Q&A: Just Friends

1 Jun

Almost as old as “the chicken and the egg” is the question every Yeshiva high school rabbi knows he will have to take a week out of his precious school year to discuss in class– can girls and boys just be friends?

I naively thought that once I left high school, this was not a question I would have to confront any more. But after graduating, spending a year in Israel and returning to the States, I see that this dilemma can come up for years to come (thank you for breaking the glass ceiling for me, Upper West Side). I didn’t think that once a Yeshiva kid returns from Israel that they would never speak to someone of the opposite gender except for on a date (although there are those who do), but I did assume that finding a suitable marriage (for you and your friends if possible) was the priority.

However…to spend hours phoning, Skyping, texting and IMing, having one-on-one meetings at Starbucks/Central Park/insert your local hangout spot here and being Thing 1 and Thing 2 together on Purim while NOT having any intentions of dating if bewilder me. I mean seriously, how do you expect to find a real significant other if you are putting all your energy into being all cutesy close with your friend?

I have noticed this a lot in the YU/Washington Heights crowd. Everyone is friends and it’s beautiful to see such achdut, but for the life of me, I can barely tell who is actually single and looking and who is single and waiting for the apple of his/her eye to wake up and ask them out. My suspicion of this was confirmed when I watched the YUConnects video that Sterngrad posted in one of her recent posts. A few singles from the Heights mentioned that sometimes it is hard to date because of the “Friend Zone.” As few telling comments were:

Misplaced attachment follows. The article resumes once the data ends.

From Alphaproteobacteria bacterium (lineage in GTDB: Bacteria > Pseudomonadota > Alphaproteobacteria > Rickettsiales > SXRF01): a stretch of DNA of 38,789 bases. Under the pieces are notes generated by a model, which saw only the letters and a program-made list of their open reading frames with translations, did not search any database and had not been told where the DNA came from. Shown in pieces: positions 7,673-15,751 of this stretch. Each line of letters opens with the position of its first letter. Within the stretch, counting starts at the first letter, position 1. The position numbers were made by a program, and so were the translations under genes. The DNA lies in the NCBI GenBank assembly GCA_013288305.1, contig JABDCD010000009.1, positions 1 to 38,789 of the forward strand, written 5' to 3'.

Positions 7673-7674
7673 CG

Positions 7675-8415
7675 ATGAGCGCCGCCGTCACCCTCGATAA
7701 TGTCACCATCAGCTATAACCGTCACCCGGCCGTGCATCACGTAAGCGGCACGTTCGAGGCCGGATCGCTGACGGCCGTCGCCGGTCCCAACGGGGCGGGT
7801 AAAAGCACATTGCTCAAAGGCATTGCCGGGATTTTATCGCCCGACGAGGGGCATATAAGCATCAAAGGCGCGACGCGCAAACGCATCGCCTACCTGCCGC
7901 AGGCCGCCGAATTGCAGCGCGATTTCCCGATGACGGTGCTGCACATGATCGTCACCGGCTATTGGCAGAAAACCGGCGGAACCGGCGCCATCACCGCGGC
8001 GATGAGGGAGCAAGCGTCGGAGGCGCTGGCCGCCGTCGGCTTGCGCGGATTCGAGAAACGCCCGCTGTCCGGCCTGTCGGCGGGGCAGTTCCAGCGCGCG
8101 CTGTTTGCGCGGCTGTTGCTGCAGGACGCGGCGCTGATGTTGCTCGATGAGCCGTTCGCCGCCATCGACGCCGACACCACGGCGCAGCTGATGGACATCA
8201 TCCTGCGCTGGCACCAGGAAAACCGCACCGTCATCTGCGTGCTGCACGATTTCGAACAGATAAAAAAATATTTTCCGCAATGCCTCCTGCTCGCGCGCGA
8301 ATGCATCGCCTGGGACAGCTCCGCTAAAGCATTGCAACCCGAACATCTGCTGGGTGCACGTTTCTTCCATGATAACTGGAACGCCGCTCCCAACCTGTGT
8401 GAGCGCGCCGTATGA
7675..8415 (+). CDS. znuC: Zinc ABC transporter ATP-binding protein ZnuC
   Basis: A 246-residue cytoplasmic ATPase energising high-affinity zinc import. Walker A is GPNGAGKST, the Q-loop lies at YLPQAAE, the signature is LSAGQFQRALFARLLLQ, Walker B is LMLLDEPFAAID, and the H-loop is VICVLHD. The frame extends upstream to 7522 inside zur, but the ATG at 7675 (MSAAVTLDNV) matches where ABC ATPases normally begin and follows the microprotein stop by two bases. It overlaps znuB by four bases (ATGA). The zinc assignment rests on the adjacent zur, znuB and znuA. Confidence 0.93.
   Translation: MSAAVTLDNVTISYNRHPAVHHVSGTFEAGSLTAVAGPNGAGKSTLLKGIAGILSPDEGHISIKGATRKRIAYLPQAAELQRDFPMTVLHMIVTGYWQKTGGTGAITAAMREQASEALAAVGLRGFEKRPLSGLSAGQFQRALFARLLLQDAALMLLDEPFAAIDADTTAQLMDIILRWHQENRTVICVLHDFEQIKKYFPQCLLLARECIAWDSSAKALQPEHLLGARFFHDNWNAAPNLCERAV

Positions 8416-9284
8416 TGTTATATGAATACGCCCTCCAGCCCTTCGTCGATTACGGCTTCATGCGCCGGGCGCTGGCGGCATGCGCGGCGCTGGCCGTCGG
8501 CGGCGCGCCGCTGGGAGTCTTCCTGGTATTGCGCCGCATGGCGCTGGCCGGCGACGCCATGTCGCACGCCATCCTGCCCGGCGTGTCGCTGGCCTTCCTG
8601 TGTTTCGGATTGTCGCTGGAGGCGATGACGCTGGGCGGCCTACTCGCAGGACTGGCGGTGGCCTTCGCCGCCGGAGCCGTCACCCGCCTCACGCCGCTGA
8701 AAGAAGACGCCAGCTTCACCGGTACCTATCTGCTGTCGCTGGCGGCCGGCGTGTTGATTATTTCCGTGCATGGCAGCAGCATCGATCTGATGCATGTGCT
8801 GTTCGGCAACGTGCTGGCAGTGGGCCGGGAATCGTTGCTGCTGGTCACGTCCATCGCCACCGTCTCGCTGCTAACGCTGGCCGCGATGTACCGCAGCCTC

“We have so much fun at the meals and it makes us question or hesitate if we want to [take it further].”

“I have a friend who said…I kind of don’t want to get married because I know I will stop getting invited to meals.”

“People feel like you are in ‘platonic’ relationships, but that’s usually one person in the relationship, whereas the other person is hoping that one day they will go out, but they never do and it’s because they’re in the “Friend Zone” where no one want to rock the boat.” (Check it out yourself starting at 12:42).

So what do you think? Is it possible be just friends? Is it worthwhile to keep and/or form friendships with members of the opposite sex when on the Shidduch scene? Are there permissible boundaries or is the platonic relationship as mythical as the Tooth Fairy?


5 Responses to “Q&A: Just Friends”

  1. SternGrad June 1, 2010 at 10:48 pm #

    First of all, thanks for mentioning me in your blog 🙂

    Second of all, I started writing a comment and it got very long so I’m going to turn it into a post and I’ll post it soon.

  2. Bored Jewish Guy June 2, 2010 at 12:39 am #

    I don’t have any experience with this, but I think it’s possible to be just friends and I could see how it would be beneficial, but I think it’s far more likely that it wouldn’t work.

  3. (not) the girl next door June 6, 2010 at 4:36 pm #

    I honestly feel that the just friends status always turns into something else whether or not the boy or girl realize that. It’s very difficult to be friends with someone of the opposite gender without any chemistry going on for at least one of them (usually the boy I think). This relationship is not a good relationship most of the time, and often enough someone is bound to get hurt. I think the reason why we look for “friends” is to fill that vacuum we have in our present lives. It’s tough to hold off and break that friendship, but in the long run it will save many of us from making wrond decisions. Great Post!

  4. coralcap June 7, 2010 at 11:23 pm #

    Thanks for the responses! I’m going to incorporate them into my follow up post so stayyyy tuned!

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